Deciphering the men’s tattoos yielded the names:
A document downloaded from the Bremen Public Library’s cemetery records archive revealed which number plot was occupied by which name. As it turns out, the graves in Dogwood Cemetery were known for their morbidly humorous epitaphs. The four in question read:
Here lies the body of Mary Ann Haskal
Drown in her bath by some dirty rascal
For 52 years, Nathaniel Blight
Thought he was dying, was finally right.
Here lies the body of Norma Holdt
Shocked to her core by a lightning bolt
Camilla Hershberger believed spirit forces
Could stop a stampede of ten wild horses
Digging up the (grave)yard
Now the sleuths had the information they needed. By stretching a line between plot 1 and plot 13 and plot 4 and plot 5, they found X literally marked the spot to dig: plot number 8, the grave of Cowboy Joe Cahill.
Cowboy Joe Cahill rests in peace
Shot through the heart by the train police
Altho the marking done by the scandalously unreliable county workers was slightly off (one of them was surreptitiously photographed lying down on the job, very likely drunk), the treasure hunters soon unearthed a wooden toe-pincher coffin buried just 18 inches below grade with only a little help from their uncles by way of digging. With a staggering nonchalance in the face of death akin to that of veteran morticians, the young detectives opened the ancient coffin and gazed upon the century-old visage of Cowboy Joe Cahill, who had an old shop rag rudely stuffed in his bony mouth.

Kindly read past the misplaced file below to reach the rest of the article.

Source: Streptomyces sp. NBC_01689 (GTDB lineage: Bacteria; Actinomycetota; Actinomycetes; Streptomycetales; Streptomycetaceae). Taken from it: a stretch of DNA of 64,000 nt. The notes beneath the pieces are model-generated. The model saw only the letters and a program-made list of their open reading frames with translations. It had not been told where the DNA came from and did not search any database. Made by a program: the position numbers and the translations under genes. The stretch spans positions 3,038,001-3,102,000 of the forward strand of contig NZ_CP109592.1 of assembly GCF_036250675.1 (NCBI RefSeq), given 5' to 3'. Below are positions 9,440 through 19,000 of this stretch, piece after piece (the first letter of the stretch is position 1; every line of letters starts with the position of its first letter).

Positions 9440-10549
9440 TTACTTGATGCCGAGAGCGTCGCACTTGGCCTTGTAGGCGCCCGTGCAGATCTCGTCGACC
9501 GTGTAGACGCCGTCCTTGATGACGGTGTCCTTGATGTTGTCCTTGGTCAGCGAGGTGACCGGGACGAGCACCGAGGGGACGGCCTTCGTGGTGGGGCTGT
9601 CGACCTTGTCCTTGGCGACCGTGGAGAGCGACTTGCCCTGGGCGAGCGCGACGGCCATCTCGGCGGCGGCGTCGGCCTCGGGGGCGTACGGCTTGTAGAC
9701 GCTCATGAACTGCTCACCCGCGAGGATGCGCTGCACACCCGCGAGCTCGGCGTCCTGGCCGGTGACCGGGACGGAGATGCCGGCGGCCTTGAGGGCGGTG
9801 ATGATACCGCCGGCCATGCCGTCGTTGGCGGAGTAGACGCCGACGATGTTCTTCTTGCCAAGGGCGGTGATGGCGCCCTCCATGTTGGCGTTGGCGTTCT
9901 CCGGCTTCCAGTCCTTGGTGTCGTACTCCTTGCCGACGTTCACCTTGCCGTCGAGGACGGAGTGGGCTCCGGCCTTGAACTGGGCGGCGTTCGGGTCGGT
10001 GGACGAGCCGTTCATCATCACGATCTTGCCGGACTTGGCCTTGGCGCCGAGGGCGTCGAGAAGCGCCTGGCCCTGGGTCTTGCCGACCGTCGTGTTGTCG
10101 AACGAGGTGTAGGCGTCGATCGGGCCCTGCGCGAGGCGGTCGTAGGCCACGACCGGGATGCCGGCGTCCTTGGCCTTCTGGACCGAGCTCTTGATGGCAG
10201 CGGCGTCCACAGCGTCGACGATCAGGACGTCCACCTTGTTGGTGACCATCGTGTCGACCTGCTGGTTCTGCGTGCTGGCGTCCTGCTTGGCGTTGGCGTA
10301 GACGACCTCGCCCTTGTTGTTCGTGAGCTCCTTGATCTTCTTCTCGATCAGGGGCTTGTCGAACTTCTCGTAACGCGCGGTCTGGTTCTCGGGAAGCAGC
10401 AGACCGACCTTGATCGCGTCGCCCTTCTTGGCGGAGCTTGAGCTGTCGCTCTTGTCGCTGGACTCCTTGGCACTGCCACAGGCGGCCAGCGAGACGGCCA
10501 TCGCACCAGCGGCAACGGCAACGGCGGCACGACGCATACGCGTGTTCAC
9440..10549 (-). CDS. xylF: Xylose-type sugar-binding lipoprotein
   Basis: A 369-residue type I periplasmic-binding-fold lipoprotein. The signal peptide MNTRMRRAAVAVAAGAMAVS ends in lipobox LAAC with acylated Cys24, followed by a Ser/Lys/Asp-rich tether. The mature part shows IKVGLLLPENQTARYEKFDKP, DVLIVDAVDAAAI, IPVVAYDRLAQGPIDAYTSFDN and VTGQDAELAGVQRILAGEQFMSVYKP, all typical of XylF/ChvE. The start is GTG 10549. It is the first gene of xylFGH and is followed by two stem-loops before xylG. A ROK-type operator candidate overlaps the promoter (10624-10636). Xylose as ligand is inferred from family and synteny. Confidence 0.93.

Dead man reveals all!
The rag concealed a small set of playing cards. Keely and Connor were ready: “The skeleton speaks the final clue” said Sary Minervy’s secret message. “Use my gambler’s code for this.” So they applied the playing card code key to decode the message “train loot hidden 2 foot below corpse head”.
With dusk approaching and Uncle Mark’s lawn needing mowed, the young Sherlocks had to act fast. They removed the coffin from its place of interment and discovered a wooden cask beneath it. This was locked, but the key tied to Minervy’s bookmark opened it** to reveal an iron strongbox that contained three money sacks. The sacks were marked with the name, as read out by Keely, “Southern Peninsula National Park”, altho this was later determined by experts to actually say “Southern Pennsylvania National Bank”.
** Or possibly the bottom fell out of the cask, and Connor just removed the box from that end.
Just as in the previous treasure hunt, field analysis determined that most of the coins are actually foil-wrapped chocolate, but the rest of the treasure is surely genuine $20 silver certificate banknotes and foreign specie worth an untold amount at auction. Rumors that the iron strongbox was actually a repainted snack case like those given out by Delta Airlines to top customers to apologize for poor flight experiences are unconfirmed. The suggestion that the barrel was “just an old wooden keg like you could find on eBay” is factual but moot.
Uncle Donn Jensen has retained the coffin, stating his intention of using it as a Halloween decoration. “It’s as well-built,” he was overheard as saying, “as if I had made it myself.” There was no comment regarding the legality of his intention of including the corpse of Cowboy Joe Cahill in the display.